• Continuously identify and assess threats and vulnerabilities to mitigate attacks and protect your IT resources.
  • Leverage cloud native tools to increase visibility in cloud environments to minimize risk and cost.

4. Insufficient Identity, Credential, Access and Key Management

Identity and access management (IAM) doesn’t necessarily bring new issues in a cloud environment. Rather, they become more significant due to the potential impact.
Identity, credential, access management systems include tools and policies that allow organizations to manage, monitor, and secure access to valuable resources.

Key Considerations according to the CSA report:

  • Secure your accounts, apply two-factor authentication and limit the use of root accounts.
  • Segregate and segment your accounts, virtual private clouds (VPCs) and identity groups based on business needs and the principle of least privilege.
  • Secure (encryption) keys properly, remove unused credentials and privileges, and employ central and programmatic key management.
  • Identity management systems must support immediate de-provisioning of access to resources with personnel changes. Such identity management lifecycle processes should be integrated and automated within the cloud environments.

5.  Account Hijacking

Phishing attacks, exploitation of cloud-based systems, or stolen credentials can compromise privileged or sensitive accounts in your cloud environment. Therefore, account hijacking is a serious threat which can result in for example data loss and compromised operations.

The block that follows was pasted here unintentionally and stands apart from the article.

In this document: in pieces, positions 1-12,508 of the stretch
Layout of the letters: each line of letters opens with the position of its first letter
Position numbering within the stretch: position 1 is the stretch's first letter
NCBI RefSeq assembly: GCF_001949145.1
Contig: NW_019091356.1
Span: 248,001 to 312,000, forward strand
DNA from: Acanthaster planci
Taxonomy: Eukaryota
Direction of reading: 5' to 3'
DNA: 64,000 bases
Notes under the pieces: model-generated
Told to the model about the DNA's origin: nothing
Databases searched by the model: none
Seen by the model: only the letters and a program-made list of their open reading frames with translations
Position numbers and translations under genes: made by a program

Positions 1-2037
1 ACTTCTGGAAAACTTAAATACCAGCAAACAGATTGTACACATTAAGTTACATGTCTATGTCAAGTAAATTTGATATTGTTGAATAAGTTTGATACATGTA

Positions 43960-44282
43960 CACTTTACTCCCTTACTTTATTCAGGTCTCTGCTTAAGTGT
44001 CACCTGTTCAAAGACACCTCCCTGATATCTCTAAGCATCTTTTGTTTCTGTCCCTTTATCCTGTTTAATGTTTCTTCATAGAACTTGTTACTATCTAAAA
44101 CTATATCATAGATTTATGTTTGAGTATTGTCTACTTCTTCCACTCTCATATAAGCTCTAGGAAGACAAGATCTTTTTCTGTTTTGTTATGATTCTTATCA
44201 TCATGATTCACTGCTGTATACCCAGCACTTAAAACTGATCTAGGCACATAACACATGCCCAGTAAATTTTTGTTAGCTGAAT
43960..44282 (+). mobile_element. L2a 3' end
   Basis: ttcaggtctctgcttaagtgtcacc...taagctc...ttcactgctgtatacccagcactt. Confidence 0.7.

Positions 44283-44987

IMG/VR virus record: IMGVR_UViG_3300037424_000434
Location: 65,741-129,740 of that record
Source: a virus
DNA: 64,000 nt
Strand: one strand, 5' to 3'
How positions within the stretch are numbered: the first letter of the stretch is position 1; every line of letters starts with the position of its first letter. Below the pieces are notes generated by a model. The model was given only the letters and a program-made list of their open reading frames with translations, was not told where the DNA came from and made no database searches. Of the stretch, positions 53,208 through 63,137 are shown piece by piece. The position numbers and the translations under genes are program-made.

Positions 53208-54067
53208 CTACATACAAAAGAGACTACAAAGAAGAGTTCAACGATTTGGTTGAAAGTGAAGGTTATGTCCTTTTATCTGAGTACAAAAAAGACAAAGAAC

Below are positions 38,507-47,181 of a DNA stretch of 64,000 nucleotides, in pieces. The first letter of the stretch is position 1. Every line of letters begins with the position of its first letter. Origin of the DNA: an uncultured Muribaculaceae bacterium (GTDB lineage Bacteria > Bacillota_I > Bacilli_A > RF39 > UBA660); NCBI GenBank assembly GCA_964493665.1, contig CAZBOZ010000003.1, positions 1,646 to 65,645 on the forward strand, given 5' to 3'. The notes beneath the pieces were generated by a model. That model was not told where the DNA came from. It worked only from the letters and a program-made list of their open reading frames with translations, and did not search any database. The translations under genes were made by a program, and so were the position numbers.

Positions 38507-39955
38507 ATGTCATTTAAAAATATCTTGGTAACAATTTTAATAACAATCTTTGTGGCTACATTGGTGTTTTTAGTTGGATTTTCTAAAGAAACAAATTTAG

Key Considerations according to the CSA report:

  • Organizations should create sufficient awareness of these threats.
  • Defense-in-depth and identity and access management (IAM) controls are key in mitigating account hijacking.

6.  Insider Threat

CERT defines an insider threat as “the potential for an individual who has or had authorized access to an organization’s assets to use their access, either maliciously or unintentionally, to act in a way that could negatively affect the organization”. “Insiders can be current or former employees, contractors, or other third parties with the possibility to access the networks, computer systems, and sensitive company data”.

Key Considerations according to the CSA report:

  • Provide training to your employees to inform them how to deal with major security risks (e.g. phishing) and how to protect confidential data.
  • “Provide training to your security teams to properly install, configure, and monitor your computer systems, networks, mobile devices, and backup devices”.
  • “Periodically audit servers and correct any deviation from the secure baseline set across the organization”.
  • Privileged access should be limited to a minimum number of employees. Access to your computer servers needs to be monitored.

7. User Interfaces (UI’s) and Application programming interfaces (API’s)

Organizations will use interfaces or API’s when devices or other services communicate with the cloud services. Interfaces or API’s can be used by users within the organization or by clients, for example via a web application. If the API is not secured well enough, an unauthorized user may gain access to confidential information.

Key Considerations according to the CSA report:

  • Practice good “API hygiene”. Good practice includes diligent oversight of items such as inventory, testing, auditing, and abnormal activity protections.
  • Ensure proper protection of API keys and avoid reuse.
  • Consider using standard and open API frameworks and Cloud Infrastructure Management Interface (CIMI).
  • Apply Transport Layer Security (TLS) encryption to secure data transmission.

[3] ISACA, The Art of Cloud Auditing, 11 December 2019

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gorik van den bergh
Gorik Van den Bergh